What other African presidents’ wives could learn from Kenya’s First Lady


Before long, it will be two years since Uhuru Kenyatta was sworn in as president of Kenya.

As happened with the first anniversary of his presidency, acres of newsprint and hours of airtime will be spent dissecting his rule. There will be only a few lines, if any, devoted to one of the most interesting sub-plots of his administration – the labours of First Lady Margaret Kenyatta.

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Mrs Kenyatta has made a bloody good job of being First Lady (FL), in ways few other African presidential wives have . . . and achieved while succeeding in avoiding the negative media spotlight.

Future First Ladies would do well to watch and learn from her. The first source of her success is counter-intuitive. She established her FL credentials by being an “anti-First Lady”. What does that mean?

The first thing she did was not to set out her stall as a First Lady. That means never going out publicly to lay claim to being First Lady.

And to understand the difference, one only has to compare her to the beloved former First Lady Lucy Kibaki, who gave a whole new meaning to activism and succeeded in being more combative than The Man Mwai Kibaki himself.

Secondly, and rather untypically, FL Kenyatta has managed to do something that even Second Ladies – Ida Odinga and now Rachel Ruto – haven’t succeeded in. She has not taken to the platform to defend Uhuru; definitely not in a loud way.

In patriarchal societies that put a premium on wifely loyalty, that might seem counter-productive. But in not doing so, she has been able to allow Uhuru to portray himself as stronger . . . a man who doesn’t need to be propped up by his wife. And for herself, she avoided the common trap of becoming a First Wife, instead of First Lady (there’s a big difference).

However, her boldest stroke was resisting the temptation to dye her hair pitch black. It is a discipline and self-confidence many Big Women and Men in Kenyan politics and government have failed in miserably.

No, it is a wider problem. The higher echelons of African politics and public life are overpopulated with 65-year-old men who have darker hair than 18-year olds, and sleep with shower caps on their heads.

Sure, she came in for a bit of stick in the early months with her conservation efforts. It was seen as being too elitist, too detached, where swatting flies from the faces of sick children in a country where many live in poverty, would have been a more appropriate image of a caring FL.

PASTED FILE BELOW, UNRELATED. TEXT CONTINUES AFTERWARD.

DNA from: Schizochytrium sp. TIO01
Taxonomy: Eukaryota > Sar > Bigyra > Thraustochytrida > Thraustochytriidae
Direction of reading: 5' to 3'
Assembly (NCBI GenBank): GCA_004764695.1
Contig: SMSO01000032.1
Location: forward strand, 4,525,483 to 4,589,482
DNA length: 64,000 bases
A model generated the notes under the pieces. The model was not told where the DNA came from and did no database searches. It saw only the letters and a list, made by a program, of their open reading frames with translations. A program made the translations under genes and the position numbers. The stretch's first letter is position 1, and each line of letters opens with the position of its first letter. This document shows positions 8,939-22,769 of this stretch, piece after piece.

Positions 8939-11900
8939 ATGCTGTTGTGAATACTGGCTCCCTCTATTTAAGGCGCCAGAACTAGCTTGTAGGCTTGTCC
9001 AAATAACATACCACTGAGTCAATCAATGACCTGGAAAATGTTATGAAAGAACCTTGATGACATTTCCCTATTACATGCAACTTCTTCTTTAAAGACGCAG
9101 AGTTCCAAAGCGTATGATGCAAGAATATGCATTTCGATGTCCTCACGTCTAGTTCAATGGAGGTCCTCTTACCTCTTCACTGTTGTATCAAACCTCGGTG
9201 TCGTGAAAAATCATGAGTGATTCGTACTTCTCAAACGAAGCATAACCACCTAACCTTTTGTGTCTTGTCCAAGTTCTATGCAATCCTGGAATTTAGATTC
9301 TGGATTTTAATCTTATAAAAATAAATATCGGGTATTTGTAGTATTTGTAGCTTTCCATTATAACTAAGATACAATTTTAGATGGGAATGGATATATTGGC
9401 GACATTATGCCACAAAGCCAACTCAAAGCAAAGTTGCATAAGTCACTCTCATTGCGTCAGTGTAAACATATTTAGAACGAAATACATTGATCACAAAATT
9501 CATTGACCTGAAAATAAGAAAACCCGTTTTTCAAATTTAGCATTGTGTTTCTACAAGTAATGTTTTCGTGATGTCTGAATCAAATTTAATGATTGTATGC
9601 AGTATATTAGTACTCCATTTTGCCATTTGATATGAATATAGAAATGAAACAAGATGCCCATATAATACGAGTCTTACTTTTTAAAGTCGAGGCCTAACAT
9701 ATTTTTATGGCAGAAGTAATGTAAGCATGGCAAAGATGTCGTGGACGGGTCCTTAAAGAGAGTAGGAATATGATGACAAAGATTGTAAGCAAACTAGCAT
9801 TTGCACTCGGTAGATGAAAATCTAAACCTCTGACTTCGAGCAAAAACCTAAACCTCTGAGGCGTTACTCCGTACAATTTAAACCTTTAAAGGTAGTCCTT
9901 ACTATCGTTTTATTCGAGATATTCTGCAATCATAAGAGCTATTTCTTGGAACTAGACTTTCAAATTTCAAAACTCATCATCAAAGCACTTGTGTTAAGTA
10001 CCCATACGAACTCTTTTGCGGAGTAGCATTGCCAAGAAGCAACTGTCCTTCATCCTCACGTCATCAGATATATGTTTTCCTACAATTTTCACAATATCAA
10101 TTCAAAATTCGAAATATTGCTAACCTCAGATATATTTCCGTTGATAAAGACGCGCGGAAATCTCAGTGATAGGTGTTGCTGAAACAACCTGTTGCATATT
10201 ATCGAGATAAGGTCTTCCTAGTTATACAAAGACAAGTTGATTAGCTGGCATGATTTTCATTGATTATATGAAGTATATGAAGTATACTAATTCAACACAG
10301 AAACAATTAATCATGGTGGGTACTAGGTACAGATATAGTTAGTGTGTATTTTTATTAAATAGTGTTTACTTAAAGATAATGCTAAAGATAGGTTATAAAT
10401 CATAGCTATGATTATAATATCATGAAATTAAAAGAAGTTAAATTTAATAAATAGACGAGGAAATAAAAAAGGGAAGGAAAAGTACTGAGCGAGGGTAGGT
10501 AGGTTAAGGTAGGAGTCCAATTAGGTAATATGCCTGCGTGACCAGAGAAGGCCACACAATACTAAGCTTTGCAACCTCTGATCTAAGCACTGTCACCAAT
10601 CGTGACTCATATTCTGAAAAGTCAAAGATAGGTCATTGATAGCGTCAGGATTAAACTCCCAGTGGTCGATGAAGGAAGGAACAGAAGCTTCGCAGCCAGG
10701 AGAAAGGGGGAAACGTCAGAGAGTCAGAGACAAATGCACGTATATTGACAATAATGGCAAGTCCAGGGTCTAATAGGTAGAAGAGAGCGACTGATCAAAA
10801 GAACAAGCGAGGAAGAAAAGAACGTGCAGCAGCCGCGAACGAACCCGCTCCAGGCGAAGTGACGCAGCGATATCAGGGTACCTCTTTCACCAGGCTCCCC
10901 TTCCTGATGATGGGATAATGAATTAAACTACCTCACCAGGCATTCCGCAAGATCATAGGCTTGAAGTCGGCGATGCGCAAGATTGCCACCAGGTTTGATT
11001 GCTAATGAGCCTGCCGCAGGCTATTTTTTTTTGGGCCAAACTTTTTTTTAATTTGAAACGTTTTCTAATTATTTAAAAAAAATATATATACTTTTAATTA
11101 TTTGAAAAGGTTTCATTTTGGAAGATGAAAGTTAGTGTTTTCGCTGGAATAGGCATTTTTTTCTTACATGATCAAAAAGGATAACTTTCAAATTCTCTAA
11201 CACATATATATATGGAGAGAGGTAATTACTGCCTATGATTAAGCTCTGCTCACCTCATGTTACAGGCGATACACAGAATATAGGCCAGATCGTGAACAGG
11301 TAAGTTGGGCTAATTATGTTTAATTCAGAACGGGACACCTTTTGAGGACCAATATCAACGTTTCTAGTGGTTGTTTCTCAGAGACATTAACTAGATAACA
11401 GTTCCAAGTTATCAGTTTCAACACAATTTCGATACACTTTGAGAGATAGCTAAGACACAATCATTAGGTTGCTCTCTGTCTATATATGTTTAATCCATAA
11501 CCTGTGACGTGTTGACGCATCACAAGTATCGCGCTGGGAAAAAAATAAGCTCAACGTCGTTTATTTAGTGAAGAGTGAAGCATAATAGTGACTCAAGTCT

Yes, and no. No, because many of the type of people who are into conservation are part of the civil society that treated the Kenyatta-Ruto duo with suspicion and, even, hostility. So the biggest political favour she did her husband, was when she wasn’t doing politics.

Her elephant cuddling and giraffe-nose stroking won her a global audience, got her a special programme on CNN, and the affection of sections of the left-leaning Twitterati.


I spoke to a couple of people outside Kenya who couldn’t reconcile FL Kenyatta as a wife of Kenyatta, who to them was little more than a machete-wielding Kikuyu warlord who had been indicted by the ICC.

Surely, the lesson here must be obvious – if you want to soften your presidential husband’s global image, save elephants.

With the cappuccino coffee-sipping class in the bag, FL Kenyatta dipped into the lower end of the social market by throwing herself into preventing mothers and their children from dying during birth with her Beyond Zero Campaign.

The marathon she did in Nairobi for the campaign, and perhaps most famously, her seven-hour endurance race in the London Marathon – and the warm reception she received – did her standing endless good. I am nursing a suspicion that the FL’s track-suited efforts probably contributed to softening Uhuru’s attitude toward the West that we have seen in recent weeks.

But choosing a cause is not easy for FL’s. Most of them don’t know the trick. The first is to choose something in which The Boys have no big interest, and from which they are not stealing. If you do, they will heckle you out of town.

The second, is to find a cause over which there is cross-party consensus. No one, irrespective of their party, really wants to see mothers and babies die.

Mr Onyango-Obbo is editor of the Nairobi-headquartered Mail & Guardian Africa (mgafrica.com).


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